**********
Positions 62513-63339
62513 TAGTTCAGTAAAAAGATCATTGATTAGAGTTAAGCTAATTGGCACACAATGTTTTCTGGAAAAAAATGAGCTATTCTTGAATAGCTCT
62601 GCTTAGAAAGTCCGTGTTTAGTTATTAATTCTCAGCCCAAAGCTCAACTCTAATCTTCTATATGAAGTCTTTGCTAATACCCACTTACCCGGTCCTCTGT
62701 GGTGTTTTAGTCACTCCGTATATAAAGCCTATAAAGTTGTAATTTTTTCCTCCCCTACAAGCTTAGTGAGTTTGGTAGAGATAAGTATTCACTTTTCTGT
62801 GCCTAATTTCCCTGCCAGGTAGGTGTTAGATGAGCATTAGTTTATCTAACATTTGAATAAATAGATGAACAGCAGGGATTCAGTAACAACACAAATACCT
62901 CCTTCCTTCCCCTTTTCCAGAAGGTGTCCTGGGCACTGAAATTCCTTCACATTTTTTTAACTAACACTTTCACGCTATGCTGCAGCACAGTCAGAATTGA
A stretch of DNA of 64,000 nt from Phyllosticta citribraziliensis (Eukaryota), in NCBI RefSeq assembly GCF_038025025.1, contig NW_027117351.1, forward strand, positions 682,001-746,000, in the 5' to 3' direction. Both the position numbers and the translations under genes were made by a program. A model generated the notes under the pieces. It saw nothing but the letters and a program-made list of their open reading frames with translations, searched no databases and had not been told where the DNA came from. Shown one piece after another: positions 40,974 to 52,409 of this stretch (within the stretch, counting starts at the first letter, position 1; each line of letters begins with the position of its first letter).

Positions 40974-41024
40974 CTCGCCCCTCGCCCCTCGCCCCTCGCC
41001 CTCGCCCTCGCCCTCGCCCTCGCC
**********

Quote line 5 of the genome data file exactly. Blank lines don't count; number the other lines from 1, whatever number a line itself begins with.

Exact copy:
62801 GCCTAATTTCCCTGCCAGGTAGGTGTTAGATGAGCATTAGTTTATCTAACATTTGAATAAATAGATGAACAGCAGGGATTCAGTAACAACACAAATACCT